The definition of insanity is to keep doing the same thing over and over again while expecting a different result. This speaks to the current relationship between many contract loggers and many of their customers, the major licensees in British Columbia. It is often anecdotally observed that licensees carry the hard line on contractor rates while at the same time ignoring the opportunities available to improve the success of their contractors.

Recently we met with a licensee who is concerned about the rising rates their contractors are requesting. They do not believe their contractors are operating efficiently and do not feel they should have to pay for contractor inefficiency. Fair comment and a serious concern. They want TimberTracks™, with our large independent productivity dataset, to prove the contractors are inefficient.

Much of the licensee’s harvesting data for the last few years is in TimberTracks™ thanks to their contractors being subscribers and providing us that data. It’s a simple query in TimberTracks™ to compare the productivity of the licensee’s contractors relative to the industry. In fact, we answered the question of their contractor productivity compared to other contractors in the industry in less than one minute. The result was they do have lower productivity but that’s not the answer. Simply saying their productivity was lower than average and they do not deserve higher rates would create useless confrontation.

It took some time analyzing the data to understand the “Why” the contractors appear less productive. What we found was three-fold:

  1. The licensee had planned poorer quality fibre blocks in recent years which was impacting the converted net delivered volume.
  2. There has been small or no pulp programs for their contractors in the last few years meaning contractors touch-to-delivered ratio was going up – touching same volume of wood but delivering less.
  3. Very little pre-development was being done.

The simple outcome could be that their contractors are poor producers and therefore need to fix their businesses before the licensee consider paying them more. This is the most common refrain we see in the industry. Contractors ask for more money, their licensees tell them they are inefficient. “Fix the inefficiency and then we’ll talk rates” is often heard.

Every business can use improvements but in this case, it turned out the low-hanging fruit was not poor contractor performance. The contractors were actually over performing relative to the operating circumstances they were given. The analysis indicated that the contractor performance could be improved by 21% simply by the licensee setting their contractors up for success. In this case, that’s over $5.00/m3 impact on the supply chain.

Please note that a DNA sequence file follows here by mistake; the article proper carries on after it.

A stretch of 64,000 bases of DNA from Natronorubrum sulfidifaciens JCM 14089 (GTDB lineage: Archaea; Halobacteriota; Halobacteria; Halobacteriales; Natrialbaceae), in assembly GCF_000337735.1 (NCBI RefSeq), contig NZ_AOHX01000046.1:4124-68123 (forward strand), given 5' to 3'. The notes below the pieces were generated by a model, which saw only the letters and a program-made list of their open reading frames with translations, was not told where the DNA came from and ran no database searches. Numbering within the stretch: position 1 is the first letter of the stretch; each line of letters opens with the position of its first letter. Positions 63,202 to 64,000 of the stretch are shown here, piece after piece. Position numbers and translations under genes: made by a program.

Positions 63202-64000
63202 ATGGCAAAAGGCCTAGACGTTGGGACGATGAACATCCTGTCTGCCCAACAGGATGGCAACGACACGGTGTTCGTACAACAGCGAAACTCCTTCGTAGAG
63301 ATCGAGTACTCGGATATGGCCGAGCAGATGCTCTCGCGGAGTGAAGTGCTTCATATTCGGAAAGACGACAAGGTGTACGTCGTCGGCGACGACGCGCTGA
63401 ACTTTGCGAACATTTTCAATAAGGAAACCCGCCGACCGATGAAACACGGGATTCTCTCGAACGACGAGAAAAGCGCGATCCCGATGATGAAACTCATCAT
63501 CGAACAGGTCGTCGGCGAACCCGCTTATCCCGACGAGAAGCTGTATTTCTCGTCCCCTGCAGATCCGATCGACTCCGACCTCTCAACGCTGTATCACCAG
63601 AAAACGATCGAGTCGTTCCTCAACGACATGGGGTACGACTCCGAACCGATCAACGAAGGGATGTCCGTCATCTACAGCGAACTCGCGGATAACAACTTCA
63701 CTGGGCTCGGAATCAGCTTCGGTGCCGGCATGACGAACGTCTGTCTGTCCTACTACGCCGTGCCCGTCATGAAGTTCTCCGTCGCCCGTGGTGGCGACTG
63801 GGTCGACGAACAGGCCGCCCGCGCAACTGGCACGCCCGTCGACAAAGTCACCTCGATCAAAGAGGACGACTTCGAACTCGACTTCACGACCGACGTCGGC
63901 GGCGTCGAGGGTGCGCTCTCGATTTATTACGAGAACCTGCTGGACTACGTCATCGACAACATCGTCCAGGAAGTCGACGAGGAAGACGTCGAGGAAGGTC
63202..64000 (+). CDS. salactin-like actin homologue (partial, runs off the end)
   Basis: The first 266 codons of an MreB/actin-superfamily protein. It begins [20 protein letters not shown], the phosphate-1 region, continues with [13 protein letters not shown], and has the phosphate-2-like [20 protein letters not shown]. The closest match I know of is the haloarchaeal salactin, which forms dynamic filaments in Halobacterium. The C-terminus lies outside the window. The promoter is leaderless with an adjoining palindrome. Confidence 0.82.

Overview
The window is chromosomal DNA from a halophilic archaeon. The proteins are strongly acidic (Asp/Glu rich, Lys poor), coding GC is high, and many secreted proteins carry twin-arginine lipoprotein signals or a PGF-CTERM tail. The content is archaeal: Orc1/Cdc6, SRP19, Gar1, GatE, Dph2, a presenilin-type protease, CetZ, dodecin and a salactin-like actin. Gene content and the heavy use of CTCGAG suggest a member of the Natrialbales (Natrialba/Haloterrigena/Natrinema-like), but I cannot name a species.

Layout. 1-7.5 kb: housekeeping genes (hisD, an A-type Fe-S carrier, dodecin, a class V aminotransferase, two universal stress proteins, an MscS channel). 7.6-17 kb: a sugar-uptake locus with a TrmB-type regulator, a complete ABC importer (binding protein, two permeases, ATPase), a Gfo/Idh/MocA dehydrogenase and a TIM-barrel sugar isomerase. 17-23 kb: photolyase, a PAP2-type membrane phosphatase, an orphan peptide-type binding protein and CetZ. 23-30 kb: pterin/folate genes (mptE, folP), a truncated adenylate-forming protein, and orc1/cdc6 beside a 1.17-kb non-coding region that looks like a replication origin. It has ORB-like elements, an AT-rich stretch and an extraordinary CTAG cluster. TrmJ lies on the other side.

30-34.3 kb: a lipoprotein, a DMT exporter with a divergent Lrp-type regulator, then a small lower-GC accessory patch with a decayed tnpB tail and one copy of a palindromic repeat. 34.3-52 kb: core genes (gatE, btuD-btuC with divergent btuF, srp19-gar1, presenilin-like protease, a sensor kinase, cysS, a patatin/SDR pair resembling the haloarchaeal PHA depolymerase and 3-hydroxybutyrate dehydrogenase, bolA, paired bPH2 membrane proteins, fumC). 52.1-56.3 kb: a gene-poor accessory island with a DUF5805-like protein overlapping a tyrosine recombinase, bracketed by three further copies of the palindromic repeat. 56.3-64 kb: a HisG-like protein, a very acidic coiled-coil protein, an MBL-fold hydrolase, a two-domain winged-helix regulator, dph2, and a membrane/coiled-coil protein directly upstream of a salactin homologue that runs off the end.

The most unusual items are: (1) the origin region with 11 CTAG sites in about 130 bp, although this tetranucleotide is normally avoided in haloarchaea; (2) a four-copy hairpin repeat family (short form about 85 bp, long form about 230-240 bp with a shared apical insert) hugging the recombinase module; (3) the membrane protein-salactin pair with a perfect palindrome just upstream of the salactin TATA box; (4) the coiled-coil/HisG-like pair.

What does success mean? It means laying out blocks with reasonable fibre quality relative to the log specifications. If the quality is going to be poor, make sure there is a pulp or other by-product outlet otherwise the contractor is going to incur the cost of handling without any revenue from delivery.

It means proper investment in at least three seasons (summer, winter, summer or winter, summer, winter) of fully developed and permitted blocks. Weather and land based factors are uncontrollable by any parties. Just-in-time development and permitting has been shown to increase contractors costs and risks. A runway of work provides infinite flexibility to effectively manage risk.

Licensees who do not do everything they can to set their contractors up for success should expect to pay more to the contractor. Contractors are service providers. Expecting a contractor to perform efficiently at low risk margins when they are provided inefficient and high risk operating circumstances is the definition of insanity.

It is time for the industry to stop the insanity and realize that all participants in the supply chain have to work together for the common good. Not the short-term good for one or another participant. It’s time for mindsets to change.

Focus on specific problems that affect the total cost to the supply chain. Fix those problems or recognize them as a real cost. Whether it is a licensee or a contractor, blindly ignoring the problems, or worse, blaming your problems on someone else will lead to disaster.

Contractors are already starting to be in short supply and capital availability for contractors is becoming tighter. Knowledge is power and together the industry can use knowledge to become more efficient and more profitable. Sustainability for the industry is then assured.